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A clinicopathological review of 100 cases of primary malignant tumours of the liver
  1. R. N. M. MacSween
  1. University of Glasgow, Glasgow
  2. Department of Pathology, The Western Infirmary, Glasgow


    One hundred cases of primary malignant tumour of the liver coming to necropsy in the period 1900-1969 have been reviewed. The overall tumour incidence was 0·46% of all necropsies. The overall tumour incidence in hepatic cirrhosis was 12·3%, but the corresponding male and female incidences were 17·5 and 4·4% respectively. There was no significantly increased tumour incidence in haemochromatosis.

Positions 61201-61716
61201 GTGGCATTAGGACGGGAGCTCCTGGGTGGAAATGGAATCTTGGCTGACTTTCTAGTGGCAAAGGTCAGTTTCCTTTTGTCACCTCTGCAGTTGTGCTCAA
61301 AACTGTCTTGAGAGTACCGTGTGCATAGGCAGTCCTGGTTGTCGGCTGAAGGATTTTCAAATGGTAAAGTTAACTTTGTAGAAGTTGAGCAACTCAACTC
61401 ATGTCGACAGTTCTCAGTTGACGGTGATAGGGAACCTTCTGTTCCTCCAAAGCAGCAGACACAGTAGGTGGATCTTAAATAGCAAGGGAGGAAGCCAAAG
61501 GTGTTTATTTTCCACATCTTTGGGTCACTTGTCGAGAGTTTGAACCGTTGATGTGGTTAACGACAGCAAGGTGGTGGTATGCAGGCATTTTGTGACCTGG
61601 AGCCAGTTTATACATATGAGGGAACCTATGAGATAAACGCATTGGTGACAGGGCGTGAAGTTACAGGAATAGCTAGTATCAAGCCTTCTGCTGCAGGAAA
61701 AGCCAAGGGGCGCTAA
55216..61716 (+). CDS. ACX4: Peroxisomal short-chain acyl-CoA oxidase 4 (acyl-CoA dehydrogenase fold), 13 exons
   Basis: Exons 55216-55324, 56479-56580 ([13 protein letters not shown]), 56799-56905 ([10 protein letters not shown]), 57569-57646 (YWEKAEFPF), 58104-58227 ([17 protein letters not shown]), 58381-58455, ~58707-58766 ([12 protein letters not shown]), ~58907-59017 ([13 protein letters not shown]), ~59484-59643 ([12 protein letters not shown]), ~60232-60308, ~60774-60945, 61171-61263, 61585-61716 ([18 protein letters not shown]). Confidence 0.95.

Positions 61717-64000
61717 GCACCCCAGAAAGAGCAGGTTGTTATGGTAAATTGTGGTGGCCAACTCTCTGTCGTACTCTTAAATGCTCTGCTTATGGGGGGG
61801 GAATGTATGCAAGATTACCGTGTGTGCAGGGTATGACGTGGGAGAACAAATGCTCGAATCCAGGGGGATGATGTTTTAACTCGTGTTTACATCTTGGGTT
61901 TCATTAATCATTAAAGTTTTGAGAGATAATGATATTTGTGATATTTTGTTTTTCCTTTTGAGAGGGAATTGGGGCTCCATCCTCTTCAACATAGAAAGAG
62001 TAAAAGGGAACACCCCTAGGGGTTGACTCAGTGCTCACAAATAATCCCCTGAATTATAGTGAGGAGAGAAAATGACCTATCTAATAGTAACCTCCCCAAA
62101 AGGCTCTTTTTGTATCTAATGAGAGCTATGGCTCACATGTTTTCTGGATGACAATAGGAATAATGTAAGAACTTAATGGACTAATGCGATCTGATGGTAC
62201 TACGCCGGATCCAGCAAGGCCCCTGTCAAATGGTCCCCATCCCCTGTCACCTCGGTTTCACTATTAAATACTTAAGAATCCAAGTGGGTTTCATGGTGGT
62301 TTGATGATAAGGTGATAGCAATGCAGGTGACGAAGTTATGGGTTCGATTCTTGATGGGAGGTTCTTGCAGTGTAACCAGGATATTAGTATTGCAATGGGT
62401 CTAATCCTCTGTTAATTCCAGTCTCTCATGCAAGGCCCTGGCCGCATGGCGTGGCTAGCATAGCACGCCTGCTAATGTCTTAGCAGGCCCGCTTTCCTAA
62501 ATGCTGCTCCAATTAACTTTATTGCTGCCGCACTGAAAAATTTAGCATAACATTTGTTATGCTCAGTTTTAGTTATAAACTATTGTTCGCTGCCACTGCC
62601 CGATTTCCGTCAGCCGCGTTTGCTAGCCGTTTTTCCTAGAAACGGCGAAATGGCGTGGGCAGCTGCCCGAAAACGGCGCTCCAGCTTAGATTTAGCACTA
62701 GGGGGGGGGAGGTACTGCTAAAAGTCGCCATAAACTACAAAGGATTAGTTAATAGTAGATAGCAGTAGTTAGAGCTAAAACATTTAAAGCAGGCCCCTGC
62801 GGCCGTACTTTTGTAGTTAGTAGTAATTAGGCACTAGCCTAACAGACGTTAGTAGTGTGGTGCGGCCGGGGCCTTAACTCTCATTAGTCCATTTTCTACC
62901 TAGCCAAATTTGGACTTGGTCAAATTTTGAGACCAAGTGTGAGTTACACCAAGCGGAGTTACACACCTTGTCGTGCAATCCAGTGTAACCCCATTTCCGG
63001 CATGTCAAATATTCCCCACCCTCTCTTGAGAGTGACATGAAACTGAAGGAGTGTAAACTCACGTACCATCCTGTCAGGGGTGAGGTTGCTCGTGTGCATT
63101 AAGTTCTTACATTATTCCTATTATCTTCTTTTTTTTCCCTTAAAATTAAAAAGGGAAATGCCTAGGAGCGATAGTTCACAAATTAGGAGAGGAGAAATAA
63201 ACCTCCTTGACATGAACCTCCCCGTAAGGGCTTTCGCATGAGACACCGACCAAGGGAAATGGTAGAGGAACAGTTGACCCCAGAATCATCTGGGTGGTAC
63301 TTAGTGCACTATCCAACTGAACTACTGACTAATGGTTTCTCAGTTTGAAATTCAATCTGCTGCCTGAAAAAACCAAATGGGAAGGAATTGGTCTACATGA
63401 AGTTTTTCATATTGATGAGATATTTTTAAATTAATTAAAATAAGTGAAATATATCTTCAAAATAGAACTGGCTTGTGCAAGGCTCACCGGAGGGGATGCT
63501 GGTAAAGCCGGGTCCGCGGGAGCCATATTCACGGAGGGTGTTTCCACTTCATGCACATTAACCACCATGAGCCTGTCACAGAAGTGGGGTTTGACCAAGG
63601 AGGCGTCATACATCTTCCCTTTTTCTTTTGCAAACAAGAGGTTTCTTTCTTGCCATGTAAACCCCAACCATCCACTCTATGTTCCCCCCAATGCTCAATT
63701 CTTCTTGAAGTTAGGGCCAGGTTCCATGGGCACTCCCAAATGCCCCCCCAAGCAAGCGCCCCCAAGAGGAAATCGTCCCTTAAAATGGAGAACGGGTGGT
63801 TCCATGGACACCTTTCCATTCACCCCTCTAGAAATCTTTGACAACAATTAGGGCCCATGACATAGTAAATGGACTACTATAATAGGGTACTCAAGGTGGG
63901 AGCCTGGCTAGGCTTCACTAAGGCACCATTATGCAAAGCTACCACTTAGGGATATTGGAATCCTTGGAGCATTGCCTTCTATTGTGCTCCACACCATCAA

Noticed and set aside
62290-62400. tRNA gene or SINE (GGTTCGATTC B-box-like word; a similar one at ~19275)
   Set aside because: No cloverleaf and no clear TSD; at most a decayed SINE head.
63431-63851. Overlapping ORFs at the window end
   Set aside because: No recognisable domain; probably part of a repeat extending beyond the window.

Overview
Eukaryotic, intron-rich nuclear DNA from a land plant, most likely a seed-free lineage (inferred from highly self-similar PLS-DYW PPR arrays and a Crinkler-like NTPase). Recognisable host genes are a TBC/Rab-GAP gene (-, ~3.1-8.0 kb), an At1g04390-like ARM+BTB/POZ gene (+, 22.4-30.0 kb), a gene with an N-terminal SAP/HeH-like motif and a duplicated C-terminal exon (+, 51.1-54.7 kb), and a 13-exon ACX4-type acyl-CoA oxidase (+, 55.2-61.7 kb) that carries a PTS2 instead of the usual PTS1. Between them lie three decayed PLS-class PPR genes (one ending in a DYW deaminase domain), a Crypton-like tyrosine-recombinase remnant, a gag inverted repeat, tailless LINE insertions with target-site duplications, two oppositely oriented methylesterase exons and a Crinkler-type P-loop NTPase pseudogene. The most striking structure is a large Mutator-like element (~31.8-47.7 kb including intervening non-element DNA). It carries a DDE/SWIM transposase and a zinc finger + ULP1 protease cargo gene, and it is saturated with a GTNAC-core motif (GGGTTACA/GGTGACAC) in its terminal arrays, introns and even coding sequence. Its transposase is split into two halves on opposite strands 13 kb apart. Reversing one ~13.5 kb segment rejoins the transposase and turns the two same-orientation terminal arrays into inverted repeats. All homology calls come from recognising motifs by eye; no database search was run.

An increasing incidence of primary malignant tumours of the liver has been noted since 1940 and appears to be due to a corresponding increase in incidence of hepatic cirrhosis. Hepatocellular carcinomas outnumbered cholangiocarcinomas by 8 to 1, were more common in males than females (6 to 1), and in 77% of cases occurred in cirrhotic livers. Tumours supervened as a complication of macronodular or predominantly macronodular cirrhotic patterns.

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